Like human hands, many molecules that make up drugs come in two shapes, right and left. But usually only one of the two versions has the desired effect; the other is at best useless and sometimes even harmful. For example, side effects from the morning sickness drug Thalidomide resulted in profound birth defects because one shape of the molecule was therapeutic and the other was dangerous.
Don Coltart, an assistant professor of chemistry at Duke, appears to have found a way to make synthetic ketone molecules in just one version or the other using a process that is faster, cheaper and less wasteful than the best techniques now available.
And unlike previous attempts to make just one shape of these molecules, a process called asymmetric synthesis, the new method should be able to scaling up to industrial manufacturing quantities.
"Asymmetric synthesis of ketones is not new, but we can do it more practically and easily," said Coltart, who developed the new technique with graduate student Daniel Lim."
Though well-known to the pharmaceutical industry, this problem of molecular handedness in ketones has been difficult to solve. Academic labs have succeeded at asymmetric synthesis over the last two decades, but only by using extreme conditions (e.g. temperatures of -100 degrees Celsius), and costly and time-consuming steps.
Conducted at zero C to -40 C, the new process uses a small molecule called a "chiral auxiliary" to attach pieces to a molecule being built, which causes the new pieces to have the correct handedness. The process is up to 98 percent accurate, Coltart said, and the auxiliary molecules can be easily released and recycled after they've done their work.
"He did something very different," said Samuel Danishefsky of Columbia University and the Memorial Sloan-Kettering Cancer Center, who is Coltart's former post-doctoral mentor. "You could have had a hundred people look at this problem and not see it the way he did. It's a very nice idea."
Coltart said there is a huge need for drug companies to be more selective to make better drugs with fewer side effects, which this new process might help achieve. Pharmaceutical companies might also use the new technique to turn existing formulations of drugs sold as mixtures into a pure form having only the active form of the drug, giving them another seven years of patent protection.
Karl Leif Bates | EurekAlert!
Coat of proteins makes viruses more infectious and links them to Alzheimer's disease
27.05.2019 | Stockholm University
The Secret of the Rock Drawings
24.05.2019 | Max-Planck-Institut für Chemie
Researchers from Sweden's Chalmers University of Technology and the University of Gothenburg present a new method which can double the energy of a proton beam produced by laser-based particle accelerators. The breakthrough could lead to more compact, cheaper equipment that could be useful for many applications, including proton therapy.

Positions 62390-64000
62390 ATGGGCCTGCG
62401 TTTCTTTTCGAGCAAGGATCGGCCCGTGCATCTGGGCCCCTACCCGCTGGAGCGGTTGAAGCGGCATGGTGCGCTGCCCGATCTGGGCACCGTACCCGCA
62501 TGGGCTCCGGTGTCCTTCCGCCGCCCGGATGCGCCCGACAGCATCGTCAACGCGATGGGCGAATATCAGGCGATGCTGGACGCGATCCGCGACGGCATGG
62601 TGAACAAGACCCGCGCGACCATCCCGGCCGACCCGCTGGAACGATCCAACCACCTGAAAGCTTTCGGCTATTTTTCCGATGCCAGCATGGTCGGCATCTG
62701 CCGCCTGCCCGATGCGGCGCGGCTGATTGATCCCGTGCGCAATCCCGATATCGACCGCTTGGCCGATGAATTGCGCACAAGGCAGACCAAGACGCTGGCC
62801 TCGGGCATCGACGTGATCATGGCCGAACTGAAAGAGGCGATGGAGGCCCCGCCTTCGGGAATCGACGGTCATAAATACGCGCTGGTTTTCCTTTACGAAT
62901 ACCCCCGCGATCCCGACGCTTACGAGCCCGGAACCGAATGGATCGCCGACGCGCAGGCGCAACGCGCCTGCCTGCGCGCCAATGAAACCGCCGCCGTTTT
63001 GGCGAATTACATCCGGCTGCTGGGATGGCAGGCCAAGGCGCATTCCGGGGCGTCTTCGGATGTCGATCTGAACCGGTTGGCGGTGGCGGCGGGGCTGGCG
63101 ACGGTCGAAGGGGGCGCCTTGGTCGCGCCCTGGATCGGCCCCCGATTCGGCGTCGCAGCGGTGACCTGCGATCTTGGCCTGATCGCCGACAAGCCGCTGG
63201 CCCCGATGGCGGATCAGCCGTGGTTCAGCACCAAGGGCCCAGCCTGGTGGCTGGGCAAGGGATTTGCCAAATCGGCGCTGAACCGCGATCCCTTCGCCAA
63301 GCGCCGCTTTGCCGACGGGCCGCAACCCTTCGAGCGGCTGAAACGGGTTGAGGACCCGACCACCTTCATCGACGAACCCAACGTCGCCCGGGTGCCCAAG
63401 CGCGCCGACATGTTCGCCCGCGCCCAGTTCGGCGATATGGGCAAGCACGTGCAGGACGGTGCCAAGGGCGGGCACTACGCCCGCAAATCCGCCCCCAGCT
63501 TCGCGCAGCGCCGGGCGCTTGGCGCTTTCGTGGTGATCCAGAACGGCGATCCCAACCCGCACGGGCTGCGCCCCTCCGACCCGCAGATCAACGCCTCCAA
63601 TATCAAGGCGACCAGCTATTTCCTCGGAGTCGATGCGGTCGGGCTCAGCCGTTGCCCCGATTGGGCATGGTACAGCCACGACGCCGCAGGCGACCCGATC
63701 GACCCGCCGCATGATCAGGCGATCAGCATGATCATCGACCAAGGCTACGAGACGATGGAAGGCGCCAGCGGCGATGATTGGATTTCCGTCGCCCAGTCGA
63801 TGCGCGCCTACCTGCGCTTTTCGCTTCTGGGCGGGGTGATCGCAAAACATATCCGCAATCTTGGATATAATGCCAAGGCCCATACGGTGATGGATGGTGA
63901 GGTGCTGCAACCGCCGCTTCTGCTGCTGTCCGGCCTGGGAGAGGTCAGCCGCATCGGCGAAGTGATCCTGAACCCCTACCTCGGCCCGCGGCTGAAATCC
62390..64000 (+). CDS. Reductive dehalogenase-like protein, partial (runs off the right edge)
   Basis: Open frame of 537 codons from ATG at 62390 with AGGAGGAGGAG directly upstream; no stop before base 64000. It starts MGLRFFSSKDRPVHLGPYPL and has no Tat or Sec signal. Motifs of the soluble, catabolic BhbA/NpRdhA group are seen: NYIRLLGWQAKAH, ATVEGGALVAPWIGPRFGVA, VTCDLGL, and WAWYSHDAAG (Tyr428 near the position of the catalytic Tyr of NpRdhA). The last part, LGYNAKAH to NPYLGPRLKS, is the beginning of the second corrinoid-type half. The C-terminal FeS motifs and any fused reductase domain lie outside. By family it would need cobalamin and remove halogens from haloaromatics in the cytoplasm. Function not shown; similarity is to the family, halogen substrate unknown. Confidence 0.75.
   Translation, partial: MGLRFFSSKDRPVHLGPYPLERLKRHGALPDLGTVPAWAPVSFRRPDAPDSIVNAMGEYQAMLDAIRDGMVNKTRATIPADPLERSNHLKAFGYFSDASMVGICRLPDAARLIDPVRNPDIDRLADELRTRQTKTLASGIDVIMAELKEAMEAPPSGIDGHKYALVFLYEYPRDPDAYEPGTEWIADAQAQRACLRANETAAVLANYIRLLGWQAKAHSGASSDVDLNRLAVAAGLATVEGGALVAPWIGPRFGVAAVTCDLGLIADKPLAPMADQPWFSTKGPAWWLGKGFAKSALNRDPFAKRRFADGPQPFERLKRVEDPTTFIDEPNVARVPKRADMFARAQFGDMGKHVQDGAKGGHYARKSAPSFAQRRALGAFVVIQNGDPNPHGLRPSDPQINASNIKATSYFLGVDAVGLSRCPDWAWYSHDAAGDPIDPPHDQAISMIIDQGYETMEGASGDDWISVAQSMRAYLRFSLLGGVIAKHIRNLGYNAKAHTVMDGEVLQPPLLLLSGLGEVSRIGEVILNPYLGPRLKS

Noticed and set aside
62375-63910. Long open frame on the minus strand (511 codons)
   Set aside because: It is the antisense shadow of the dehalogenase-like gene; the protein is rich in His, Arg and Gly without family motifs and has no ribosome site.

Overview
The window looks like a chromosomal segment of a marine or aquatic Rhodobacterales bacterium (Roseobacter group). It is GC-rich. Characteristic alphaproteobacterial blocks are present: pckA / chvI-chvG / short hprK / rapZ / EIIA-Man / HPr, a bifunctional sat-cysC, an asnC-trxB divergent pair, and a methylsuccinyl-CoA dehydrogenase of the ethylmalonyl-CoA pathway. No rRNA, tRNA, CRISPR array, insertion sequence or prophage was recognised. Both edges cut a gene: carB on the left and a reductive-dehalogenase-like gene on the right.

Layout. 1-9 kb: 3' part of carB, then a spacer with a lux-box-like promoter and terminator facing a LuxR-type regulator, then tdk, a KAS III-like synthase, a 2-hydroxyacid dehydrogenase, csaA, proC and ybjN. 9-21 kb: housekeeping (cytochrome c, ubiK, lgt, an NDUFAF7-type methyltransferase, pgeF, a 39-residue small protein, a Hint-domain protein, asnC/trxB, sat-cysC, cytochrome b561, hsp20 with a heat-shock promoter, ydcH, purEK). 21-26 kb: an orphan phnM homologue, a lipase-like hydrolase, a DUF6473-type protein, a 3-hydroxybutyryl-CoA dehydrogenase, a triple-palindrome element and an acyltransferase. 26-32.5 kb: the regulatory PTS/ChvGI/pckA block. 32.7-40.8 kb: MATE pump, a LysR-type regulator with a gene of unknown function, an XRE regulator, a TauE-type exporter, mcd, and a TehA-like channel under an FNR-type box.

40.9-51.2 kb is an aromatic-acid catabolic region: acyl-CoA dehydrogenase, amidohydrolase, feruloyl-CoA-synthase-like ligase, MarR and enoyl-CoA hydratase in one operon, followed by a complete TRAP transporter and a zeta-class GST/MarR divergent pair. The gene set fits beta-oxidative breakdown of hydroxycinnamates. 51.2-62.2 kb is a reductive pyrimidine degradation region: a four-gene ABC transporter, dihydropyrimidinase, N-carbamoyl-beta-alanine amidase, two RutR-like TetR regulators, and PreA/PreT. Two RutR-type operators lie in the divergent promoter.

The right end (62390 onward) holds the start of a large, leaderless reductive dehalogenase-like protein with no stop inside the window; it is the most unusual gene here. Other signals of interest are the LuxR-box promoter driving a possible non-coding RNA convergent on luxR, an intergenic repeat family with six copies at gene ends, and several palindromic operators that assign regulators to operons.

Proton therapy involves firing a beam of accelerated protons at cancerous tumours, killing them through irradiation. But the equipment needed is so large and...
A new assessment of NASA's record of global temperatures revealed that the agency's estimate of Earth's long-term temperature rise in recent decades is accurate to within less than a tenth of a degree Fahrenheit, providing confidence that past and future research is correctly capturing rising surface temperatures.
The most complete assessment ever of statistical uncertainty within the GISS Surface Temperature Analysis (GISTEMP) data product shows that the annual values...
Physicists at the University of Basel are able to show for the first time how a single electron looks in an artificial atom. A newly developed method enables them to show the probability of an electron being present in a space. This allows improved control of electron spins, which could serve as the smallest information unit in a future quantum computer. The experiments were published in Physical Review Letters and the related theory in Physical Review B.
The spin of an electron is a promising candidate for use as the smallest information unit (qubit) of a quantum computer. Controlling and switching this spin or...
Engineers at the University of Tokyo continually pioneer new ways to improve battery technology. Professor Atsuo Yamada and his team recently developed a...
With a quantum coprocessor in the cloud, physicists from Innsbruck, Austria, open the door to the simulation of previously unsolvable problems in chemistry, materials research or high-energy physics. The research groups led by Rainer Blatt and Peter Zoller report in the journal Nature how they simulated particle physics phenomena on 20 quantum bits and how the quantum simulator self-verified the result for the first time.
Many scientists are currently working on investigating how quantum advantage can be exploited on hardware already available today. Three years ago, physicists...
29.04.2019 | Event News
17.04.2019 | Event News
15.04.2019 | Event News
27.05.2019 | Information Technology
27.05.2019 | Physics and Astronomy
27.05.2019 | Life Sciences